Esmaspäev, märts 09, 2009

SHUNT / what REALLY happened

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What’s it about? The discussions underpinning 2 are a collage ideas which simply lead to an emphasis of cognition, of ones own and of others`. In particular ideas from Perspectivism are being highlighted and played with - that we are always seeing the world from a particular point of view, and others are too, but from a different point of view. 2 also takes the concept of ‘boundary’ as one of its point of departure. Specifically the liminal boundary of 1) the self; of 2) the extended self, e.g. oneself as part of a group, collaboration or network, or as attached to objects/actions in the world; and 3) the boundary between the audience and the work. 2 clearly destabilises the clear split or boundary which traditional structure of the spectacle makes between the audience and the performance. Whereas traditionally the passive subject is emphasised by watching actions made subjects and objects from a far, in 2 the head, the actual privileged seat of the subject is made into an object (separated from body) on the floor, which is then plays an intrinsic part within the performance space.

Example Background In Consciousness Explained, Daniel Dennett, makes the case that the mechanics of boundary making, are the mechanics at the beginnings of life, as well as at the very deepest vaults of the human psyche. The original distinction between self and other is a deep biological principle; one might say it is the deepest principle, for biology begins in self-preservation - in the emergence of entities (the simplest replicators) who resisted destruction and decay, who combated, at least for a short time, the Second Law of Thermodynamics, [...] As soon as something gets into the business of self-preservation, boundaries become important, for if you are setting out to preserve yourself, you don't want to squander effort trying to preserve the whole world; you draw the line. You become, in a word, selfish. [...] The psychologist Paul Rozin has shown in a fascinating series of experiments on the nature of disgust that there is a powerful and unacknowledged undercurrent of blind resistance to certain acts that, rationally considered, should not trouble us. For example, would you please swallow the saliva in your mouth right now?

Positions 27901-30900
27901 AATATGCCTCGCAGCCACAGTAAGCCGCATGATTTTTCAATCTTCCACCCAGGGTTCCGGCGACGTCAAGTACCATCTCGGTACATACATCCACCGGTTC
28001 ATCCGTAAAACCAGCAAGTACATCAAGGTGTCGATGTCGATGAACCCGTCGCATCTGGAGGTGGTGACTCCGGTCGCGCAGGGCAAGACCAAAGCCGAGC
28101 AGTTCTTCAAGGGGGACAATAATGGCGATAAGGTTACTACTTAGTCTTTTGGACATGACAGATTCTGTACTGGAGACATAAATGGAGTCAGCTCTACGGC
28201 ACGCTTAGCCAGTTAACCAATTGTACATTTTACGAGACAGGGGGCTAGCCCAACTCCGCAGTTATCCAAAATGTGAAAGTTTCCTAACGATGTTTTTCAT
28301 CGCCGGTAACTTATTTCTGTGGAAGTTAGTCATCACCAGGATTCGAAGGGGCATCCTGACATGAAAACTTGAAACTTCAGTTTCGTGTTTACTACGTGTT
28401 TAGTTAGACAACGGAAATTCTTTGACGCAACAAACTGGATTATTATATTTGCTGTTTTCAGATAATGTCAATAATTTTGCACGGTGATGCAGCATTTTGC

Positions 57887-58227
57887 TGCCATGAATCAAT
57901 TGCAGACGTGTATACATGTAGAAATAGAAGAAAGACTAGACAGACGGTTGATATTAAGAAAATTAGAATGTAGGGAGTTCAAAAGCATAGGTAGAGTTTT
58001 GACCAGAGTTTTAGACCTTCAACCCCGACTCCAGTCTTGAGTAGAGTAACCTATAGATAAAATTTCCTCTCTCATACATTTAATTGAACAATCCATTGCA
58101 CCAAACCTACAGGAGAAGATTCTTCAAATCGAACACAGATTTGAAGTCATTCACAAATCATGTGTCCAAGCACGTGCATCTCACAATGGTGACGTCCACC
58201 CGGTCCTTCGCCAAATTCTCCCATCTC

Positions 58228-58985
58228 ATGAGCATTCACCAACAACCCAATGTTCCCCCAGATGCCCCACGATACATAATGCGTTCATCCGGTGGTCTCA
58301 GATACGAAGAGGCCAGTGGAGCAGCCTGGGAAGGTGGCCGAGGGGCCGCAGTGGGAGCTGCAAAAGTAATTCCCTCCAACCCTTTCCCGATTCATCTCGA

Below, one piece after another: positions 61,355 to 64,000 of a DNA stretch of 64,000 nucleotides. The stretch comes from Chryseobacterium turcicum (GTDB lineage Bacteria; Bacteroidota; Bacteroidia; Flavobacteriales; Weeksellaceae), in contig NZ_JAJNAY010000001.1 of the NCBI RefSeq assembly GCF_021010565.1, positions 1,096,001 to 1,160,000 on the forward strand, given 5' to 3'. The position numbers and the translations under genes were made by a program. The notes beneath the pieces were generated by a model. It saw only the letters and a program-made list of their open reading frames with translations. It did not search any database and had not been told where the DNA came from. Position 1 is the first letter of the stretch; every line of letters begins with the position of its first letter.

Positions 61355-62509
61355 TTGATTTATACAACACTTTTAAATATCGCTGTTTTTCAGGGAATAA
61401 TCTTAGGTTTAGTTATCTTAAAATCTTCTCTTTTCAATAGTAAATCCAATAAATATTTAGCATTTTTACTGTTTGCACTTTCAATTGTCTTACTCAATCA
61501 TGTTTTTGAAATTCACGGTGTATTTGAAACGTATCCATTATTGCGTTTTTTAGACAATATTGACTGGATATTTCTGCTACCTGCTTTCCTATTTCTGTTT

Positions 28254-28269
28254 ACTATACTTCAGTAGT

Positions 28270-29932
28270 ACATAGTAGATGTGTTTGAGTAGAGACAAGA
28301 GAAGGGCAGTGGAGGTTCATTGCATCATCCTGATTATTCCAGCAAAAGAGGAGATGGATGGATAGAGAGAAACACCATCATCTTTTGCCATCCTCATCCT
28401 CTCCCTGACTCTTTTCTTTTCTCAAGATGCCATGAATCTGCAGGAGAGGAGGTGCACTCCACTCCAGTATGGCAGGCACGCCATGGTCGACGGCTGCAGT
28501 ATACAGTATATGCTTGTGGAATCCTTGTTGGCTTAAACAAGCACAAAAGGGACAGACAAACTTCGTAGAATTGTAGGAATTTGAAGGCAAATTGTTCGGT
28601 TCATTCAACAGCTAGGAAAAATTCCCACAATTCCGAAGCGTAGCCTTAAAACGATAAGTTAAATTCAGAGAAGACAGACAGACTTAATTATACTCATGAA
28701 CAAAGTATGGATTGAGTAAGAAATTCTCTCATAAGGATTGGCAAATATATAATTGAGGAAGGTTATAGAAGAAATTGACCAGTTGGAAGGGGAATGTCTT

This act does not fill you with revulsion. But suppose I had handed you a sparkling clean drinking glass and asked you to spit into the glass and then swallow the saliva from the glass. Disgusting! But why? It seems to have to do with our perception that once something is outside of our bodies it is not longer quite part of us anymore – it becomes alien and suspicious--it has renounced its citizenship and becomes something to be rejected. What will it look and sound like?For inside the box minimal group performance actions and sound are being created in response to the number 2 and questions such as: Can you feel pain in your central-heating system? Why doesn’t a lobster eat itself when hungry?Together these actions will create an atmosphere of being inside the mind of several people at once, invoking repeated text, ping-pong, writing and diagrams on the floor, spit in plastic glasses, studies of mental conditions and deficits, Sound artists are devising ways to work with recorded live sound and respond to the questions: What does it sound like in ones mind? And what would it sound like if more than one self inhabited the same mind? Minimal and repeated sounds actions will be developed during the week at shunt, exploring how best to convey strange feelings and thoughts to the audience. The performance would last about 1 hour each evening, audience can come and go as they pleaseduring this time. Outside the raised platform/box, one will only see the headless bodies, back lit. In a separate space,a video-feed from inside the raised space would entice audience to the space.

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